What's important to know about sunscreens?
How does sunscreen work? Sunscreen lotions work by absorbing, reflecting or scattering UV light. Sunscreen ingredients are either physical (reflecting) or chemical (absorbing, scattering) in nature. Many products contain a combination of ingredients. Regardless of the combination of ingredients, it is important to select a product that rates its level of UVA protection.
What does SPF mean? SPF (Sun Protection Factor) measures how long it takes sunscreen protected skin to begin to sunburn (turn red) as compared to unprotected skin. For instance, if it takes unprotected skin takes 10 minutes to burn, then sunscreen protected skin with a SPF value of 15 will take 150 minutes to burn. SPF values only rates the level of UVB protection.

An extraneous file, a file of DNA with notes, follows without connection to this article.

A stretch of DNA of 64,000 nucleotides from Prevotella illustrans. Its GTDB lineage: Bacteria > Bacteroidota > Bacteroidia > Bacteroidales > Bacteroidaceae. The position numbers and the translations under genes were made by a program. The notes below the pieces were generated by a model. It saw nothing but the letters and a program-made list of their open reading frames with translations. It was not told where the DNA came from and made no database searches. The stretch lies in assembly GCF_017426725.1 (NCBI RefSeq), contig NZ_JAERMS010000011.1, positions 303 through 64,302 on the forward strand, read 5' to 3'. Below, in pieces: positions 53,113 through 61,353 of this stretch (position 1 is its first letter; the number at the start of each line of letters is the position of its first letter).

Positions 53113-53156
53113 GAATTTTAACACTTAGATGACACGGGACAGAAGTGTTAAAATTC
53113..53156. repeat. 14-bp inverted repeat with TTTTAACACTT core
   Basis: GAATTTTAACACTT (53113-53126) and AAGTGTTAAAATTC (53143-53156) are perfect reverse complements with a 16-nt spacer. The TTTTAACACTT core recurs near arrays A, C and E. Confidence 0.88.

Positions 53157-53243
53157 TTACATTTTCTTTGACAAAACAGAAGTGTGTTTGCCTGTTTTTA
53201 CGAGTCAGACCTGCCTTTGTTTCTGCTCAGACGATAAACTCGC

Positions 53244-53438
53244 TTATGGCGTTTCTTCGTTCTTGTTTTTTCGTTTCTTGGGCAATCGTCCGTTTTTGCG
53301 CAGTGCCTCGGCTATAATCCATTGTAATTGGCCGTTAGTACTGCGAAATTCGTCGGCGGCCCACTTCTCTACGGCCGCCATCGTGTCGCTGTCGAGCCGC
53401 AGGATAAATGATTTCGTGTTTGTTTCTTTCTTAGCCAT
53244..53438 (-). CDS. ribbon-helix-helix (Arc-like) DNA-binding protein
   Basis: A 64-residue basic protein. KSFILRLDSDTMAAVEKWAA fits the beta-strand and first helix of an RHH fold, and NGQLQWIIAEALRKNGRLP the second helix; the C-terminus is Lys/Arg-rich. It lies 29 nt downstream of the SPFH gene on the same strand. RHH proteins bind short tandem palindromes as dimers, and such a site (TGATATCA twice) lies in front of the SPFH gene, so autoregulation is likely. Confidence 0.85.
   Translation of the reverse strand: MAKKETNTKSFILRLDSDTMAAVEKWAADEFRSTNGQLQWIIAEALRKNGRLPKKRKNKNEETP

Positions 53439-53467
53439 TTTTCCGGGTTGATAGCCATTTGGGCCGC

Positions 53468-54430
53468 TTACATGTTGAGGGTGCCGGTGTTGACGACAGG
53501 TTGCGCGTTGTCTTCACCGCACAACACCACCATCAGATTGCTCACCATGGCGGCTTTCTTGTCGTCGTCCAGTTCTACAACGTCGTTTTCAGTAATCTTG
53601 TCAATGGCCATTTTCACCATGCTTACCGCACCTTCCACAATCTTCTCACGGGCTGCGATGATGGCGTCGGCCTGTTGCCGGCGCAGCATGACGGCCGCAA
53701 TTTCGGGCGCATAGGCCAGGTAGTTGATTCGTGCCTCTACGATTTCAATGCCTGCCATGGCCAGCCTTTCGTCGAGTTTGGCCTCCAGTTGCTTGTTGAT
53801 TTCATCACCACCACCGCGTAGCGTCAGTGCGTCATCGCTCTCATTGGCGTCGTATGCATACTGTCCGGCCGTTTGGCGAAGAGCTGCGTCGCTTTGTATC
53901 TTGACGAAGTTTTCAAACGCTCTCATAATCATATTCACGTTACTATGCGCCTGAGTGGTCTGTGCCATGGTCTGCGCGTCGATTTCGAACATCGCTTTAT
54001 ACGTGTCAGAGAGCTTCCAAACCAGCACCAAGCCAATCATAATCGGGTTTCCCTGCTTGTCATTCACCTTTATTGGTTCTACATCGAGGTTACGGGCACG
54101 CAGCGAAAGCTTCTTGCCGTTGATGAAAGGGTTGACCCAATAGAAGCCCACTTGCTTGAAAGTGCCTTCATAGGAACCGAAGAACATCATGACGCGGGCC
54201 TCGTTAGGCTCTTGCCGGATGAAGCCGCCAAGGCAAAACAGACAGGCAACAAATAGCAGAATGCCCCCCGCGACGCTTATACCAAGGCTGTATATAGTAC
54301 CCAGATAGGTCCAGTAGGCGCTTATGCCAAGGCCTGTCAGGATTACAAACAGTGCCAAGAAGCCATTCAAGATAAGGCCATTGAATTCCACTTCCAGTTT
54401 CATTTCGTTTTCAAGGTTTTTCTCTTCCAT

What are UVB rays? UVB rays produce the familiar sunburn. They also cause skin cancer. SPF (Sun Protection Factor) ratings effectively rate the level of UVB protection provided by sun protection products. The UVB rays with short wavelength and high energy produce a burning effect (sunburn), confined predominately to the surface of the epidermis.
What Are UVA Rays? UVA rays have a longer wavelength than UVB rays, penetrating deeper into the skin, and produce the aging associated with chronic sun exposure such as: skin sagging, loss of elasticity, pigment changes, deep wrinkles, and dry skin. Recent studies have shown a strong link between UVA rays and the development of melanoma. Critical Wavelength® (CW) is the international standard to rate the level of protection against UVA rays.